Wolf Trapping Seasons Open this Month in Idaho

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It is that time of year again when trappers and hound hunters will be out and about in the wilds of Idaho.

While trapping has long been part of the landscape in Idaho, Fish and Game reminds hound hunters, hunters with bird dogs, and people with pets that trappers have an increased interest to be in the woods because of the wolf trapping season.

The wolf trapping seasons open Tuesday, November 15,and run through March 31 in the Lolo zone; Selway zone; Middle Fork zone; Dworshak-Elk City zone, except Unit 10A; and the Panhandle zone, except for units 2 and 3. All other zones are closed to trapping, subject to commission review in January.

Trappers must complete a required wolf trapping class before they can buy wolf trapping tags, valid only in zones with an open wolf trapping season. Licensed trappers may buy three tags per trapping season. Wolf tags cost $11.50 for resident hunters, and $31.75 for nonresidents. Trappers also may buy an additional two hunting tags per calendar year.

Details of wolf hunting and trapping seasons and rules are available on the Fish and Game Website at: http://fishandgame.idaho.gov/public/hunt/?getPage=266, and they are published in a pamphlet available at license vendors and Fish and Game offices.

Trapping regulations prohibit traps from the center and within 5 feet of center line of all maintained designated public trails and from the surface of all maintained designated public roads. Ground traps are prohibited within 300 feet of any designated public campground, picnic area and trailhead.

Hound hunters, hunters with bird dogs and other pet owners are responsible for keeping track and maintaining control of their dogs. It is illegal to allow dogs to pursue wildlife - except for dogs pursuing mountain lions and black bears during the open pursuit season.

People concerned about their dogs caught in a trap may carry wire cutters for snares. Dogs caught in traps may become agitated or panicked and bite their owners while they try to free them. Put a blanket or coat over your dog's head to protect yourself from being bitten, and push down hard on the springs or lever. The springs or levers may be stiff, and it may be difficult to release a dog from a wolf trap.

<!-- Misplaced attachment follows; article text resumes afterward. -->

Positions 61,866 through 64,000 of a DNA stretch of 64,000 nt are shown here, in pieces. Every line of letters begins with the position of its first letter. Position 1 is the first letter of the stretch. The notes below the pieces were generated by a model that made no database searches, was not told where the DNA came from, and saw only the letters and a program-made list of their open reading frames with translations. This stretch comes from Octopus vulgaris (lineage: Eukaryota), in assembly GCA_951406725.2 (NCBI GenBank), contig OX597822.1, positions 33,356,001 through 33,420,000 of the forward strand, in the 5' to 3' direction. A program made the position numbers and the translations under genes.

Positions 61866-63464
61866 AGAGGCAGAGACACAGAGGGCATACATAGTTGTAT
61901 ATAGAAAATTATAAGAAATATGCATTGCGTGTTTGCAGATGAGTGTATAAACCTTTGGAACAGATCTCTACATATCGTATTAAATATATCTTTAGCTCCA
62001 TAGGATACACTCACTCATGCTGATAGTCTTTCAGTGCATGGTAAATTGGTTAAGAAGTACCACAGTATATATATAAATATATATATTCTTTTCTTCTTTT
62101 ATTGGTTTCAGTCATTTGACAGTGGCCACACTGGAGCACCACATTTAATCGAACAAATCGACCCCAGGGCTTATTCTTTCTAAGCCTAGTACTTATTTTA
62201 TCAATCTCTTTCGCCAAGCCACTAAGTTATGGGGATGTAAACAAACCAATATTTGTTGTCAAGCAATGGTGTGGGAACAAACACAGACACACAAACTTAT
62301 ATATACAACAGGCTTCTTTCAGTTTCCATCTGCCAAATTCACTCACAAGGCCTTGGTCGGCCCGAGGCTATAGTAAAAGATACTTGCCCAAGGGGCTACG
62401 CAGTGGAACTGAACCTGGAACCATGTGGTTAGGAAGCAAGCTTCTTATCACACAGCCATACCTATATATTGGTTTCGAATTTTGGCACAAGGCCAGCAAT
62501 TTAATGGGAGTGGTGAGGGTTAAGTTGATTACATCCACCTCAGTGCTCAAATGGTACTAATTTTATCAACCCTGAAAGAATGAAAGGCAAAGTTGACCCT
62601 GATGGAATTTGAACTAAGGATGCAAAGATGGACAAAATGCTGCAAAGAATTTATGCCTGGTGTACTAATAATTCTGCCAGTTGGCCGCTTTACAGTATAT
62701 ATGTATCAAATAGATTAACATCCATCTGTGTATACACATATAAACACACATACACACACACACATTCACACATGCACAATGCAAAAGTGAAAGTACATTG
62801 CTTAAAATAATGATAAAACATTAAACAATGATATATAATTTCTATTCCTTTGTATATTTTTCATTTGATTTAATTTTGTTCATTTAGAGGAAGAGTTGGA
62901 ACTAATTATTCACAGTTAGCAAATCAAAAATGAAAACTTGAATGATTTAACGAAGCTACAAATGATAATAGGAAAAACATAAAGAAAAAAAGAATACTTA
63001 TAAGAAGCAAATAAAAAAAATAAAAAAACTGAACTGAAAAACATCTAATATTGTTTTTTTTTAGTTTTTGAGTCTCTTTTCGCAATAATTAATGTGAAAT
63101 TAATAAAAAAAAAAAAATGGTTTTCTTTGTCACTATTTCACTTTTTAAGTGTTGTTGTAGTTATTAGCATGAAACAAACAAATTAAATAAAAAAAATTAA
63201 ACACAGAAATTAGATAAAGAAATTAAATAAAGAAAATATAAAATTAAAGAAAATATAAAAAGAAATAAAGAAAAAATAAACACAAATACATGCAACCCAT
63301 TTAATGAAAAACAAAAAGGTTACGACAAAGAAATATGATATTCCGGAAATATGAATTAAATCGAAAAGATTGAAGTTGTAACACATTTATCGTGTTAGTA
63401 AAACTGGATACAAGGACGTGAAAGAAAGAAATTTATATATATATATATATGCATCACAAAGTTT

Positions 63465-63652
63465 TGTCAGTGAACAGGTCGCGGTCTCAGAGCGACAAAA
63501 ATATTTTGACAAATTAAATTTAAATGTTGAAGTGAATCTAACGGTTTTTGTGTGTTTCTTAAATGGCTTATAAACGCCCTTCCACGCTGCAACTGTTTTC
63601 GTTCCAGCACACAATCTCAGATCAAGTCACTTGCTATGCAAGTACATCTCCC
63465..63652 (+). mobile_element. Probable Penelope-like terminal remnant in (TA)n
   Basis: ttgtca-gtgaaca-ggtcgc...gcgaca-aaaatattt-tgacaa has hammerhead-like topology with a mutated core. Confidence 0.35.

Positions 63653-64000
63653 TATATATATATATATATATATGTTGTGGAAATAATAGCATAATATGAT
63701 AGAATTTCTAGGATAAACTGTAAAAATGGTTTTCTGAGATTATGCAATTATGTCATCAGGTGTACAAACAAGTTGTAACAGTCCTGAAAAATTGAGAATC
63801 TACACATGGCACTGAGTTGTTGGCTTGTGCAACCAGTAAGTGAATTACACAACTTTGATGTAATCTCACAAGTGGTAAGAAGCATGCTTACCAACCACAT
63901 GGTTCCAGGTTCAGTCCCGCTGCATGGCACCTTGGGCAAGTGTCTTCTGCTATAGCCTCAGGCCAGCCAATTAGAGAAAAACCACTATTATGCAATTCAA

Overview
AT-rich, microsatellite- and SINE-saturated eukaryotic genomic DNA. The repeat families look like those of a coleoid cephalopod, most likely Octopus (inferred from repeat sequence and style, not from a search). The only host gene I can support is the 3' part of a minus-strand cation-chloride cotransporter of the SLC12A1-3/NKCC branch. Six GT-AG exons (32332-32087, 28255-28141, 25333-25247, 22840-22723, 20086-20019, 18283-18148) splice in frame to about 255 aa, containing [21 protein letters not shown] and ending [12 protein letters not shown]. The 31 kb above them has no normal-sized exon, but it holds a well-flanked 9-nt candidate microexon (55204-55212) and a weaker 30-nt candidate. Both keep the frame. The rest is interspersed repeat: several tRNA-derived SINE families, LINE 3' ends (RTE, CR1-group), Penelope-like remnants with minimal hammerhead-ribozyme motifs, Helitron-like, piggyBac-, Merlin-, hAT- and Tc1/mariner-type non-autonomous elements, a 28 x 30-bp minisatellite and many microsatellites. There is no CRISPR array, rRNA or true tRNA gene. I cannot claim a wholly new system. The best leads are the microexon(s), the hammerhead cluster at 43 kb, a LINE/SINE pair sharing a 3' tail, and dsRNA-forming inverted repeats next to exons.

Contact local a Fish and Game conservation officer for help.


Retired2hunt's picture

  For those wolf trappers in


For those wolf trappers in Idaho this is a nice long season to offer for them.  While I have to agree that my interest would be for the hunt of one animal with a rifle, I can understand the trapper's need for trapping this predator and the ability over many months.  A 3 wolf limit does not make for a living for a trapper but does allow the farmer, rancher, or trapper of other fur bearing animals the opportunity to harvest their wolf pelt allowance and ensure the quota for a specific area is met to further control the spread of these predators.  Great job Idaho for managing this predator and allowing the trapping season.


hunter25's picture

With the lifting of the wolf

With the lifting of the wolf ban I never even though about trapping them. I know the guys who do this are really into it but it would hold no enjoyment for me. For me the enjoyment is in the hunt and I would love to get a wolf that way someday. I'm not against it but it's not the way I would ever go after one. Trapping is pretty much a thing of the past here in Colorado due to the laws, just like spring bear baiting went away so long ago.

Good luck anyway but I still hope the guys with guns get them instead.